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How to start investing in real estate - image of a toy house on a lawn

Instead of working for your money, wouldn't it be great if your money worked for you?

It can when you start investing.

From precious metals to mutual funds, high-yield savings accounts to treasury securities, there are lots of potential options. Whichever you choose, one overarching rule is key: Invest in what appreciates - it can build net worth.

This is one of the main reasons why a number of financial experts consider buying real estate to be a smart decision. The numbers don't lie. For instance, in July - the most recent month for which complete data is available - the median existing-home price in the U.S. was $269,300, according to the National Association of Realtors. Not only was this total up more than 4% from the previous year, but it represented the 89th consecutive month of year-over-year growth.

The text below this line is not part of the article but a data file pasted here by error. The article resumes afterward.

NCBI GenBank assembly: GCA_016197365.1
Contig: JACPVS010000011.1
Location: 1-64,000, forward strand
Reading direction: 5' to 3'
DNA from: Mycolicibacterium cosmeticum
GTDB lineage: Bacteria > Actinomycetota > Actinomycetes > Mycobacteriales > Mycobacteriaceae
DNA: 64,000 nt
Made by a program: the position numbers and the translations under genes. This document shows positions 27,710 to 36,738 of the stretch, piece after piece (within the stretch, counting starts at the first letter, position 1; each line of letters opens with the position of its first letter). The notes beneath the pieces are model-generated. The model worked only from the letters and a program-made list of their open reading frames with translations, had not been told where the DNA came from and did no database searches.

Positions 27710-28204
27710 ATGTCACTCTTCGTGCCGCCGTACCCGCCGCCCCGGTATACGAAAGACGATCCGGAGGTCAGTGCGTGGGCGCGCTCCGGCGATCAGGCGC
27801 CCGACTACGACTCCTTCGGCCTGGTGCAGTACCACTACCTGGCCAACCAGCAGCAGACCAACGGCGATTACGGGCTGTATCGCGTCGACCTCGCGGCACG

Whether it's something done on the side or a potential career pursuit, the amount of time and money you devote to investing in real estate is up to you.

Before we get into the specifics, it's helpful to understand the types of real estate investments that are available. As you might imagine, investment property options are endless.

House icon with the word 'sale' inside it

This is perhaps the most basic launch point for entering the real estate market and something that nearly two-thirds of Americans can stake claim to, according to the most recent figures available from the Census Bureau.

Financial experts often suggest that before buying investment properties, you should start out small by paying off your home. If nothing else, doing so provides a certain sense of comfort, control and security for your family, knowing they will always have a place to call home.